Since the 2010 passage of the Affordable Care Act, the use of S corporations has seen a steady increase in popularity among tax advisers, despite the fact conventional wisdom provides that S corporations offer less operational flexibility than partnerships.
Although the latest attempt to repeal the ACA, the Graham-Cassidy bill, failed, President Donald Trump and others have vowed to press on.
Now that the ACA’s tax provisions are being targeted by both the Trump administration and the Republican-controlled Congress, the use of S corporations for small-business planning in place of LLCs taxed as partnerships needs to be re-examined.
Earnings from a business that has elected to be taxed under Subchapter S of the Internal Revenue Code are not subject to separate entity-level income taxes. Instead, shareholders are directly taxed on their allocable share of pass-through income, which results in a series of stock-basis adjustments. Distributions reduce the stock basis of shareholders, but are otherwise tax-free.
S corporations are subject to unique ownership restrictions and lack the significant flexibility partnerships have in allocating income.
S corporations are not permitted to have more than 100 shareholders, and only U.S. individuals, certain types of trusts, estates and charitable organizations are able to own shares. S corporations may only have one class of stock in which all shares must confer equal economic rights. Consequently, common partnership conventions such as the issuance of preferred units and profits interests, and the use of special or shifting allocations, are not possible. Lastly, S corporations do not automatically give shareholders basis credit for their pro rata share of the corporation’s liabilities.
Altogether, these rules make S corporations unsuitable for most real estate investments, private-equity funds and tax-credit deals.
The most common reason for forming an S corporation currently is the opportunity to reduce the 2.9 percent Medicare tax, along with the 0.9 percent Medicare surtax and the 3.8 percent net investment income tax. Both the Medicare surtax and the NIIT are part of the ACA.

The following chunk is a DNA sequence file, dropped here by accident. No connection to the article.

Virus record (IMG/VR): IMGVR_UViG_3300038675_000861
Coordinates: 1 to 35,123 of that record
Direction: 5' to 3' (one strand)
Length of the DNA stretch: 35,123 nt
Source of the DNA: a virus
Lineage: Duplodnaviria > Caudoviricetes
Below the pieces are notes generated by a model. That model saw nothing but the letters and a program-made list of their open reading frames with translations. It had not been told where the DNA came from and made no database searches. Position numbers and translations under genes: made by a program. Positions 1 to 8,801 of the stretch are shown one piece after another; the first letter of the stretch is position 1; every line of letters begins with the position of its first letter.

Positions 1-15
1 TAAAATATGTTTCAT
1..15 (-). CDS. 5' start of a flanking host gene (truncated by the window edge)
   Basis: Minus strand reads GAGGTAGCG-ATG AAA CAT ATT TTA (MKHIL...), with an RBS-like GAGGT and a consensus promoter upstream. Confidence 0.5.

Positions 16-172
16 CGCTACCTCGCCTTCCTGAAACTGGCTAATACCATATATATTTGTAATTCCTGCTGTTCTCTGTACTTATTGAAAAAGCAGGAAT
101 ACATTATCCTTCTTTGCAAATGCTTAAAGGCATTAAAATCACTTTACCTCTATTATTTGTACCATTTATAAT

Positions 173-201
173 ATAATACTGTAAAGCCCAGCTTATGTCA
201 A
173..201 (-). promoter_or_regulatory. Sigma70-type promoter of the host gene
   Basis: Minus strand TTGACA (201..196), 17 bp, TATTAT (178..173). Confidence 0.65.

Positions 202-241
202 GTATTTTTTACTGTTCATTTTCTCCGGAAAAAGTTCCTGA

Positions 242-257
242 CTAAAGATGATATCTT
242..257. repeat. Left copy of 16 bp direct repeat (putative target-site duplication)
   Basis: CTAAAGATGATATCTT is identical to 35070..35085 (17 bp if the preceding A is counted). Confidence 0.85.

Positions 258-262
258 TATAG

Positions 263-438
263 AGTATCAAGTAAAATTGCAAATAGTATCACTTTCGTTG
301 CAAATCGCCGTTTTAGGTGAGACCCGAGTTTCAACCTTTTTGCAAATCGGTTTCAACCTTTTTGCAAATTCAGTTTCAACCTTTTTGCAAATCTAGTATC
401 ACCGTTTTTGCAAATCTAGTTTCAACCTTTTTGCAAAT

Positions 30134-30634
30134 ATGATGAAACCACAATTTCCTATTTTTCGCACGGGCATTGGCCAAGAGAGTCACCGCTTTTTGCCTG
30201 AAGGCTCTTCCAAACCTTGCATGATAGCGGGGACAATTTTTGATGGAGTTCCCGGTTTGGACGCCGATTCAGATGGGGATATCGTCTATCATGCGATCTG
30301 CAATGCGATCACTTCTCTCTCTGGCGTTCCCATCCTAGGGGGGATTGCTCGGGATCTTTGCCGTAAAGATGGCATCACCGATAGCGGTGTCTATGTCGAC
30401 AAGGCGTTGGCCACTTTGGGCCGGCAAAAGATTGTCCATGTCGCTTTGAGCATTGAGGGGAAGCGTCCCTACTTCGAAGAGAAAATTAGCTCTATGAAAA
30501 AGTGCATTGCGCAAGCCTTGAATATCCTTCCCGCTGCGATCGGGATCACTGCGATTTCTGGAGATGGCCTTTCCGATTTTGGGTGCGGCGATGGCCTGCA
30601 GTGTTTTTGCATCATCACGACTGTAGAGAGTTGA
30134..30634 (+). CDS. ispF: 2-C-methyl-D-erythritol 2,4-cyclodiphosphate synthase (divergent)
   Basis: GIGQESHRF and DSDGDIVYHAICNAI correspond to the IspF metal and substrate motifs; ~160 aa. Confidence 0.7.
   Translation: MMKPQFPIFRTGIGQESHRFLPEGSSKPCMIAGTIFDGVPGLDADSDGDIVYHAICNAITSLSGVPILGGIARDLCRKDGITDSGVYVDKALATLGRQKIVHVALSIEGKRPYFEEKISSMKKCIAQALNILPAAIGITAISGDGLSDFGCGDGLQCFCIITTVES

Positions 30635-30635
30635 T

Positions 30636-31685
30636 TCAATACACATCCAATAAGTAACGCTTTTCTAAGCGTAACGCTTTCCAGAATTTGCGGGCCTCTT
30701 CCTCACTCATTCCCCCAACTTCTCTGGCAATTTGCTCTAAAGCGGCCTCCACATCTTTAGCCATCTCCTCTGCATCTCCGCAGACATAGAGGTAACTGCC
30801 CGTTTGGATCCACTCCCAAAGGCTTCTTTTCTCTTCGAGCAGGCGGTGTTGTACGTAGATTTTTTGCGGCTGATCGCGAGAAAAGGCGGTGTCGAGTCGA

The IRS has generally taken the position that partners, or members of LLCs taxed as partnerships, cannot be employees for payroll tax purposes. Partners actively involved in operations are therefore treated as self-employed, and must pay both portions of employer and employee payroll taxes (FICA and the 1.45 percent Medicare) on their shares of ordinary income. An additional 0.9 percent Medicare surtax is assessed on high earners. Critically, Medicare taxes do not have an earnings cap.
In contrast, with respect to an S corporation, FICA and Medicare are applicable only to payments made to shareholders as an employee of the S corporation. For profitable S corporations, the amount of income over reasonable compensation for S corporation owner/employees will therefore escape Medicare tax.
In contrast to payroll taxes, the NIIT applies to passive activity items such as gains, interest, rentals, capital gains, royalties and dividends, but not earnings from a trade or business in which the taxpayer materially participates.
Working together, Medicare and the NIIT are designed to impose a 3.8 percent tax on either passive or active income. Active income from an S corporation, however, is not subject to either Medicare or the NIIT.
Repealing the ACA will obviously reduce the top marginal rate benefit enjoyed by S corporation shareholders when compared to entities taxed as partnerships from 3.8 percent to 2.9 percent. Assuming tax reform does not address the payroll tax disparity between partnerships and S corporations, planning for Medicare rate relief could still make sense. The question for owners is whether they anticipate generating enough income to make a 2.9 percent savings worthwhile considering the other limitations S corporations have.
Michael P. Duffy is a tax attorney and CPA at the law firm of Partridge Snow & Hahn LLP in Providence.